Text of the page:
The whole thing is just so ridiculous on so many levels. Xseed is a translation company, they did not make the game or choose the language which people should realize. I’m glad they decided to keep it and how they try to avoid censorship like certain other localization companies, but they basically said they’ll try their hardest not to use it in the future and they had to discuss whether to keep it or not. That might just be PR nice talk or I might be misinterpreting it, but it worries me a bit.

    But honestly I don’t think they should’ve even apologized. They’re talking about FICTIONAL characters, in a fictional game. It’s not real in any way. It would be another thing if they called someone IRL that who wasn’t comfortable with it a trap, but they didn’t. It was one fictional character calling another a mean name, that’s nothing to get offended over. I don’t understand why people think fictional characters should have rights like they’re actual people. And all that’s ignoring the context of which the character who says it is meant to be a scum bag, which makes it even more ridiculous. Or the context that more often than not it’s a friendly term of endearment anymore especially online much like “nigga”

    I think there’s one thing in common between this, the Zoe Quinn thing, the Phil Fish thing and any other similar controversies(aside from SJWs)

    And that’s that people like to play the victim way way too much.

  2. Mark Jackson
    Mark Jackson
    August 23, 2014 at 12:40 pm

    The word has been used in translations for years I’m surprised it only became an issue now, wherever in localized manga,visual novels or anime. I’ve only ever heard the word used in relationship to Japanese characters. What are even alternatives to this word as their are different circumstances that don’t really covey the same meaning. I don’t know anyone that’s ever used the word in mean way but their normally talking about something they like. Himegoto is airing this season with the same translation.

  3. RPGEndBoss
    August 23, 2014 at 1:58 pm

    Hasn’t the internet been using “Line Trap” and “It’s a trap” in memes for the last 7 years? Good lord, they need to get a grip.

    Here, I’m Irish, can someone call me a drunken irish mick? I’m also white, so call me a cracker and a honkey too while you’re at it.

    Guess what? It doesn’t bother me.

    Names and words and phrases do not define a confident person. Your actions do. I think these overly sensitive idiots that chase after every single word that offends them are so horribly insecure that they have trouble even getting out of bed in the morning.

  4. 33
    August 23, 2014 at 2:22 pm

    This is ridiculous. It’s like getting upset that a film about racism and slavery uses the word “nigger”. No shit. That’s how people talk(ed). (Pretty much as you said in the article).

    Not to mention “trap” is one of the best compliments you can give a crossdresser/transsexual: it means they were successful in their endeavour. I realise the context is slightly different in this game than other times the term is used but damn.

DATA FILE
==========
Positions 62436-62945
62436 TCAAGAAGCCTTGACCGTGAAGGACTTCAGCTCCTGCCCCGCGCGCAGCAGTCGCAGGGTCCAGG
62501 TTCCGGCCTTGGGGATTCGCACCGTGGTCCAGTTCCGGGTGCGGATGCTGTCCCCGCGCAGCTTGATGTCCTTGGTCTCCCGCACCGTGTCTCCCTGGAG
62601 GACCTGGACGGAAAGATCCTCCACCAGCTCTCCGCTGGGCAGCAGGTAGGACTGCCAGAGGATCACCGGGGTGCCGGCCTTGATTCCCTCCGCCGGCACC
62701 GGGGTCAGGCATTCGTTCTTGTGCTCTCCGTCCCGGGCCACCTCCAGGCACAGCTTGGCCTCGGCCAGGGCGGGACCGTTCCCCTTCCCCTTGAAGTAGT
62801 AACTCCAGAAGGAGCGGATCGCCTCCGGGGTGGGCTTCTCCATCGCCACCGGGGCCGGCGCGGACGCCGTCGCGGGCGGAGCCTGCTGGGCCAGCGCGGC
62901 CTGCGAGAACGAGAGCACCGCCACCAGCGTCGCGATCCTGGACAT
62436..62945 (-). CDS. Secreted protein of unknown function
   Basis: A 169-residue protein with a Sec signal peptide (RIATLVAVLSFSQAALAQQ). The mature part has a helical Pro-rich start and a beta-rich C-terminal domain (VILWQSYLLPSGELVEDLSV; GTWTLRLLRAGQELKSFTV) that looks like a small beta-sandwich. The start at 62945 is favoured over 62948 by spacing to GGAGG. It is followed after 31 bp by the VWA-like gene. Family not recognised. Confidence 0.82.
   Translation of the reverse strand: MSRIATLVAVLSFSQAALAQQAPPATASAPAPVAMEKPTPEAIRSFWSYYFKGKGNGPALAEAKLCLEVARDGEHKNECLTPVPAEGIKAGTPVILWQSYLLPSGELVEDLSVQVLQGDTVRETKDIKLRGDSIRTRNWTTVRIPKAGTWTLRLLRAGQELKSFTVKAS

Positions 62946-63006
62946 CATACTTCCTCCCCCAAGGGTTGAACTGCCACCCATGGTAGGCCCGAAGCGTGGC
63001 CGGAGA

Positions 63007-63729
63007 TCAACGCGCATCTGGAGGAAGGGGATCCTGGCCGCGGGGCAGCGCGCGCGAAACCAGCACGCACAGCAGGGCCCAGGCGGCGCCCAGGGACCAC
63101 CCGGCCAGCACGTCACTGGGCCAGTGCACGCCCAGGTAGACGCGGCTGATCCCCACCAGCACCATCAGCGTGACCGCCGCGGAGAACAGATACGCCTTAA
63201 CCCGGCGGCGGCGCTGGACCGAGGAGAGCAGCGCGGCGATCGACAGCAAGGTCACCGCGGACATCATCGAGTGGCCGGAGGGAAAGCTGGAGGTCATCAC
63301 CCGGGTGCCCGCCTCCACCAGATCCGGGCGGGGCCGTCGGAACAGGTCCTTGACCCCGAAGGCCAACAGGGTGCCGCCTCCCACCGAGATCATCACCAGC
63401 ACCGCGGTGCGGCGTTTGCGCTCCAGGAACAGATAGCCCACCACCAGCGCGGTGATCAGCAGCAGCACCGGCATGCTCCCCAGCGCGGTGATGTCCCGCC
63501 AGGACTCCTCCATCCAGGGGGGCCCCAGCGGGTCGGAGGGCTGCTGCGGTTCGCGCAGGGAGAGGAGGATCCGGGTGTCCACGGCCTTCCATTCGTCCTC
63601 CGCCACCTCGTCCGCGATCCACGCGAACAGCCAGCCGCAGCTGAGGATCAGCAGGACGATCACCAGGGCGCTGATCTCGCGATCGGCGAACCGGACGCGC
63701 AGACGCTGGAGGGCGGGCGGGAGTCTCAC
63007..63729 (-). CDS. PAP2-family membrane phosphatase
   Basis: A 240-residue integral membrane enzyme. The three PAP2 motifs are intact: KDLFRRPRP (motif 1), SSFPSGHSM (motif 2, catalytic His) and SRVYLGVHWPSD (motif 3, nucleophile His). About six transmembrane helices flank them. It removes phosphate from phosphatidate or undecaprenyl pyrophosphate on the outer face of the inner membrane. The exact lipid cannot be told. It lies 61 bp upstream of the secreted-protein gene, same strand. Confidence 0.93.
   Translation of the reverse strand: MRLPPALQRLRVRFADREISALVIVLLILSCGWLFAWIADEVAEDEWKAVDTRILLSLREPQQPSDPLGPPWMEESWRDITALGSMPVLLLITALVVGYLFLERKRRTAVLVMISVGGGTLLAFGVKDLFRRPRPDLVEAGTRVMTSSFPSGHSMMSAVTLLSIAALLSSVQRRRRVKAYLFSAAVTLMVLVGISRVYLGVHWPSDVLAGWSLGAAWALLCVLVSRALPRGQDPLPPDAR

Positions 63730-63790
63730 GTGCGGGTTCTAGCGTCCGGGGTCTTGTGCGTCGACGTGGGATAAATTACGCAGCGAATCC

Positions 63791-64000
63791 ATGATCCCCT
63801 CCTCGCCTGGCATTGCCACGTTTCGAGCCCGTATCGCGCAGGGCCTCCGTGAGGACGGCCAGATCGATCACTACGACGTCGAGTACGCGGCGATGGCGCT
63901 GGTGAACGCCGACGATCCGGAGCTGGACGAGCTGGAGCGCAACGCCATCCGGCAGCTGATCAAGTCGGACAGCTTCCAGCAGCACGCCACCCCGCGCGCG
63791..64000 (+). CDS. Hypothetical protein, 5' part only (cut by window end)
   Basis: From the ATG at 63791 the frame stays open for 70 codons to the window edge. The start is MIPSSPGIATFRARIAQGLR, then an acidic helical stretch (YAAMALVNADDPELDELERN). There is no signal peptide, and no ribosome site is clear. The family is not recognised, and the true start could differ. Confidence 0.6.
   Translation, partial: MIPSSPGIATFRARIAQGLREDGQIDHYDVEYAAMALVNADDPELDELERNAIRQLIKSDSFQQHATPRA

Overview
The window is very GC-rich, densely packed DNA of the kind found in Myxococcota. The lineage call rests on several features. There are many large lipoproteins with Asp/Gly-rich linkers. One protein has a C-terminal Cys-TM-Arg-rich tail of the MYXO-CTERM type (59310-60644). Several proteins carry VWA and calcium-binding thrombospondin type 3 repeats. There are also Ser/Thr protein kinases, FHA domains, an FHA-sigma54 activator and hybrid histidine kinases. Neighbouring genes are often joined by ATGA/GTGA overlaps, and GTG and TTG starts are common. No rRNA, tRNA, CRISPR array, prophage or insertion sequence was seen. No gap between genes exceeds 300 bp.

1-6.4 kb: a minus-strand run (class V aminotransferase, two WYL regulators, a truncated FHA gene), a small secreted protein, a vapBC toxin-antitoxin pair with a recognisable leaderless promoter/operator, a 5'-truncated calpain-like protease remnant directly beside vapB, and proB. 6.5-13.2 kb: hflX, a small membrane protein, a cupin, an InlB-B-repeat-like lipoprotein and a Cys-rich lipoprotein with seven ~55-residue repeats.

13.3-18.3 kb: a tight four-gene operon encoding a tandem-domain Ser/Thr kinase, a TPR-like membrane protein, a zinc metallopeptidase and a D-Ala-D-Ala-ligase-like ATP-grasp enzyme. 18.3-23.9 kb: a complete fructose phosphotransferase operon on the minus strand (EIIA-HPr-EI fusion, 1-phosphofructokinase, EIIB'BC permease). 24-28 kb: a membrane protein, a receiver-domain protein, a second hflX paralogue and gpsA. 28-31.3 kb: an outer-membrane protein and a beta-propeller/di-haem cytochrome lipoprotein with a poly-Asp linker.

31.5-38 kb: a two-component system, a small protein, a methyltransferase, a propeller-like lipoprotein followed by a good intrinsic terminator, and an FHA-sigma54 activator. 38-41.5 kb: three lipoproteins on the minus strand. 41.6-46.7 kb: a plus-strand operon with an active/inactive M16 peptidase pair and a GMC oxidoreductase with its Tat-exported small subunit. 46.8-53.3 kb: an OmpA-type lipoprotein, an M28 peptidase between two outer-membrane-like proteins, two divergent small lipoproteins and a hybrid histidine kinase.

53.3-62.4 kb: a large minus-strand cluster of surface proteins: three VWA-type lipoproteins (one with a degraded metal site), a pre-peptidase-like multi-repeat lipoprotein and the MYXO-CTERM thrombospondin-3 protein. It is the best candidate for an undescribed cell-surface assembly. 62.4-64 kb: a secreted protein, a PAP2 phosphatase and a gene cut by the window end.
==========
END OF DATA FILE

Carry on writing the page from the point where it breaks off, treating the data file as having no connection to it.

I’m more annoyed that XSeed apologised. They did nothing wrong and you can’t apologise to these people – they’re never happy and will just do it again next time.

  5. B.E.
    August 23, 2014 at 3:04 pm

    Just for purposes of a bit of variety, I’ll take the opposite view on some points. First, yes its well within XSEED’s right to produce the content they want, they should not be forced to bow to criticism.

    People seem to take that fact however and expand it beyond what it deserves. No, no one should be forced to do something they do not wish too due to criticism, but that does not imply that things people do are not also open to, and sometimes utterly worthy of criticism.

    To note, if a group of people find a word offensive…the fact that you don’t, or the fact its a new concept for you doesn’t also render said critism completely invalid. I’d say the “artistic merit/cultural snapshot idea is just an an excuse/example of this. That would be like arguing “I’m ignorant of a phrase the minority it represents finds offensive, therefore it should be allowed to exist and immune to criticism in media until such time as I am offended..”

    Please note I did not say ‘should be immune to censorship.’ I’m also not gonna sit here and explain why one group might be offended by something. The fact I am stating is purely, just because something doesn’t bother you doesn’t render it a utterly invalid critism. Works that offend people should be open to said critism..just as said critics should be open to critism themselves. Said critism should not however be “You have no right to hold that opinion as it differs from mine, stfu moron’ or the like.

  6. nonscpo
    August 23, 2014 at 6:07 pm

    I’m more concerned about that opening picture. Why are you torturing us with a picture of the original AkibaStrip for the PSP over the sequel which got a Vita release in the west? Xseed has already stated they have no plans to localize that game.

  7. 33
    August 24, 2014 at 10:04 am

    Added to all of this, after Hatsuu defended the localisation somebody said they’d hurt themself over it. Now she’s gone silent over guilt.


  8. LostGryphon
    September 10, 2014 at 2:51 am

    Frankly, they would have saved themselves a lot of ire if they’d have just used the term “Hideyoshi”… but then Hideyoshi is really the only Hideyoshi. So it’s a wash.

    Seriously now, these sorts of people are making it all kinds of unfun to be a gamer. Or internet goer, come to think of it.